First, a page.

Note: First Looks give previews of new drinks and menus we're curious about. Since they are arranged photo shoots and interviews with bars and restaurants, we do not make critical evaluations.
"We've been bunkering whiskey for the last ten years," says bar manager Erik Adkins of the Slanted Door group's latest project, a whiskey bar at Pier 3 on the Embarcadero. Before you even get to cocktails, Hard Water's whiskey menu is two pages long, including 1- and 2-ounce tastes of rare allocated and out-of-production bourbons and ryes (there's a vertical of Old Forester Birthday edition going back to 2002, for example, and a flight of Pappy Van Winkle aged 12 to 23 years.) The team went down to Kentucky recently to taste and purchase a few individual barrels from Willett and Buffalo Trace, as well as a non-chill filtered barrel of 12-year Elijah Craig.
There's a menu section dedicated to small-production craft whiskeys, as well, including whiskeys from Clear Creek, House Spirits, and Big Bottom in Oregon, Dancing Pines and Leopold in Colorado, and others from New York and West Virginia. "We want the list to drive a conversation about American whiskey," says Adkins. "These craft distilleries are the future of American whiskey."
Adkins says the bar is really a personal project for Slanted Door partners Charles Phan and designer Olle Lundberg. "Charles always wanted to do Southern food, New Orleans-influenced food," notes Adkins, "and the two of them pretty much only drink whiskey." Bar snacks include boiled peanuts and cornmeal crusted alligator. There's a raw bar and an assortment of baked oyster preparations, as well as heftier dishes including fried chicken, okra etouffee, and seafood gumbo, plus banana-butterscotch fried pies for dessert.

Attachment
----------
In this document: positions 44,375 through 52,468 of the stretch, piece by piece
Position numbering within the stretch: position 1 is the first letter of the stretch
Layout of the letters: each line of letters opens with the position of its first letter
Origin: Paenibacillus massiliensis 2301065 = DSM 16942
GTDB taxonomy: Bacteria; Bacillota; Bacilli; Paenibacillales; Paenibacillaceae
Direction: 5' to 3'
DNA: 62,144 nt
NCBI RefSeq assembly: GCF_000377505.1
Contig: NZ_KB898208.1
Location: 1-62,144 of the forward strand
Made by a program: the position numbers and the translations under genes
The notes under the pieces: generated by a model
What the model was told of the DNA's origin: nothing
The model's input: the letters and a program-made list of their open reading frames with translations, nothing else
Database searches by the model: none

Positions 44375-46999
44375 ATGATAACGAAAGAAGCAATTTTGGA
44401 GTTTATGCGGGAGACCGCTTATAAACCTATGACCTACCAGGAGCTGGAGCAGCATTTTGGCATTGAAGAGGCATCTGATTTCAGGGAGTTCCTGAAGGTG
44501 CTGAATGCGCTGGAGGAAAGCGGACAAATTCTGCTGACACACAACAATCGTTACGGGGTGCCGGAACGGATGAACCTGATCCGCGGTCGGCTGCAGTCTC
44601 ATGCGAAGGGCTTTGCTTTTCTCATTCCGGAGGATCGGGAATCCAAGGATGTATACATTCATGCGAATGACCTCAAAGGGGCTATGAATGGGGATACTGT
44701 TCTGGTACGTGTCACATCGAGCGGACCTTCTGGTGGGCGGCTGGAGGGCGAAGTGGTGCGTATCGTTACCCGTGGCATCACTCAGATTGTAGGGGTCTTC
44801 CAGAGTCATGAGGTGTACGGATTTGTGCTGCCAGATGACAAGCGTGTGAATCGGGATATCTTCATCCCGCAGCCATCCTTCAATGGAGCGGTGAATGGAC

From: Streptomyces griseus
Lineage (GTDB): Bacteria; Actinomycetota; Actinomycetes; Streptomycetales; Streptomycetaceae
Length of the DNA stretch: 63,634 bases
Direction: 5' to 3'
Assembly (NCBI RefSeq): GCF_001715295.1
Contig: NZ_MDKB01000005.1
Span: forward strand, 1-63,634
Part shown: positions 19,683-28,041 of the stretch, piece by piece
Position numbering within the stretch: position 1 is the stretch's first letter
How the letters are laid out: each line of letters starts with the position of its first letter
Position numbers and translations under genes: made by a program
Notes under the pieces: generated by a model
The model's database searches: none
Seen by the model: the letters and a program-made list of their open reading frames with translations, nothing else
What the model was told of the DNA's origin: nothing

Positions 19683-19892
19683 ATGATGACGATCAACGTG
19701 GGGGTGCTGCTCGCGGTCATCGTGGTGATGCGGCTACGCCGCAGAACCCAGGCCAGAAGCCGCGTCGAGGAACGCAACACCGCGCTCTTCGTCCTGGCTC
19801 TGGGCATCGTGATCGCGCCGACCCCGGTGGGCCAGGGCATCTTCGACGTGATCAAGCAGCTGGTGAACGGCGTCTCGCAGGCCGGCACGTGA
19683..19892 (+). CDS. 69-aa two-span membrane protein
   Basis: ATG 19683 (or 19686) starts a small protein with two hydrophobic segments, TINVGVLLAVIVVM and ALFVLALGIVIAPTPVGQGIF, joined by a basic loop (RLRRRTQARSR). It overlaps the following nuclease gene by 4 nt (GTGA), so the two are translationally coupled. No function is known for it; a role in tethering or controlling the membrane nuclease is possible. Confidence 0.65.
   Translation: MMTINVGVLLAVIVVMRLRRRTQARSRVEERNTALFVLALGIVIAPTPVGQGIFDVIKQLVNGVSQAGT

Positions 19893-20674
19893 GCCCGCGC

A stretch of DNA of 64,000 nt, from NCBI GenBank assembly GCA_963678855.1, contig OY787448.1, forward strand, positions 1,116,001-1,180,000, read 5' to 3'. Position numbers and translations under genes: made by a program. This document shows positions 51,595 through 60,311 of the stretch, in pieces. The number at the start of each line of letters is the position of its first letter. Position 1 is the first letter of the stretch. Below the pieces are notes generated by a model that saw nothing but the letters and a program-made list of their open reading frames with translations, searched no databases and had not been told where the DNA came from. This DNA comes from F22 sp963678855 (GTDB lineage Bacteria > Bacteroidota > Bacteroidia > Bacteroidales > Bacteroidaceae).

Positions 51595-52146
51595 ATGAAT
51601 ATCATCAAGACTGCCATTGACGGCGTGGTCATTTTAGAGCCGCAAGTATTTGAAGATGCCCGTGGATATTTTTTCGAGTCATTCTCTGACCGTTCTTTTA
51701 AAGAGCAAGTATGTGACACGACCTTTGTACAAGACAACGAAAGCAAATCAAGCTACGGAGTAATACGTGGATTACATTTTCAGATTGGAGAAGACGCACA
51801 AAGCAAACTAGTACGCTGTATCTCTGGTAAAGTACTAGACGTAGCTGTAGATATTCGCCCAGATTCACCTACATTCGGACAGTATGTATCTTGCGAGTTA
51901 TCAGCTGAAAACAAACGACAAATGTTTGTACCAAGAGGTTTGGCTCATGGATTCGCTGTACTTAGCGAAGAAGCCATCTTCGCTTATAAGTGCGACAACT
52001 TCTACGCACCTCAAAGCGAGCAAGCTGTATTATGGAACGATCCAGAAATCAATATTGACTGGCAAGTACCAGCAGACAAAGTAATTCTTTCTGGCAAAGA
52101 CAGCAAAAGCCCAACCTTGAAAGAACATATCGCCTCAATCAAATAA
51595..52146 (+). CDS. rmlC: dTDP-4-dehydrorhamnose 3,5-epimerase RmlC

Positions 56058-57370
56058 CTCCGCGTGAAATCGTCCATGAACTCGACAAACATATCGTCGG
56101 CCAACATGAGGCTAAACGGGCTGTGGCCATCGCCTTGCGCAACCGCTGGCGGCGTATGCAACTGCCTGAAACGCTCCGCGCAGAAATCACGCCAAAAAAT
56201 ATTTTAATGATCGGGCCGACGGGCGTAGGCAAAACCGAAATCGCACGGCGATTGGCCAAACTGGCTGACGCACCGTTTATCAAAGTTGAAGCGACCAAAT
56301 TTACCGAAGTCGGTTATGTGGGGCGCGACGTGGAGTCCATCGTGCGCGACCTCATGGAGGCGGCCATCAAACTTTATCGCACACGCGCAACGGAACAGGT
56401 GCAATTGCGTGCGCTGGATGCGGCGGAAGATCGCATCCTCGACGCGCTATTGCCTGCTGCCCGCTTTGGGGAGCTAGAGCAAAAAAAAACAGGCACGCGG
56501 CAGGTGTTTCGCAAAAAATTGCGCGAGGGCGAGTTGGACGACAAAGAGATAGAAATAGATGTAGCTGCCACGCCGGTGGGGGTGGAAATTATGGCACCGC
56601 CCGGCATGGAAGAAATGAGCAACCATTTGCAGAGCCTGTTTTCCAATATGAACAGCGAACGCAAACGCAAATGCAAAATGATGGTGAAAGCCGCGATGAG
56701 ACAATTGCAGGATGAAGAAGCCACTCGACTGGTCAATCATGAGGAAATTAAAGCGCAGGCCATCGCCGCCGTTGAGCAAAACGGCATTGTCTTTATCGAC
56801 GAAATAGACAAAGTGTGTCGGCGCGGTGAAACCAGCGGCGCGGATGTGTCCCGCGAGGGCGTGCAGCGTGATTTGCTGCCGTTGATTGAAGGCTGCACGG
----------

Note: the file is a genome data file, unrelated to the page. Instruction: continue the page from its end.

The whiskey-driven cocktail menu is concise, with just five drinks, but Adkins encourages starting with an unlisted Old Fashioned. "We can make that with anything we have," he says, recommending the bonded whiskeys as a starting point. "This is the 1806 definition of an Old Fashioned. No muddled fruit, no soda. We also make a great Sazerac."
Adkins sees focusing on—and improving upon—classic cocktails as something akin to the Slow Food movement: "You're talking about regionality, about the way things used to be done; that has heart and soul to it. It's the same idea with making traditional drinks," as opposed to coming up with cocktails from scratch.
Not every drink will be familiar, though: the menu features lesser-known concoctions like the Dixie Cocktail, circa 1917, and the Roffignac Cocktail, which was popular in the New Orleans in the 1890s.
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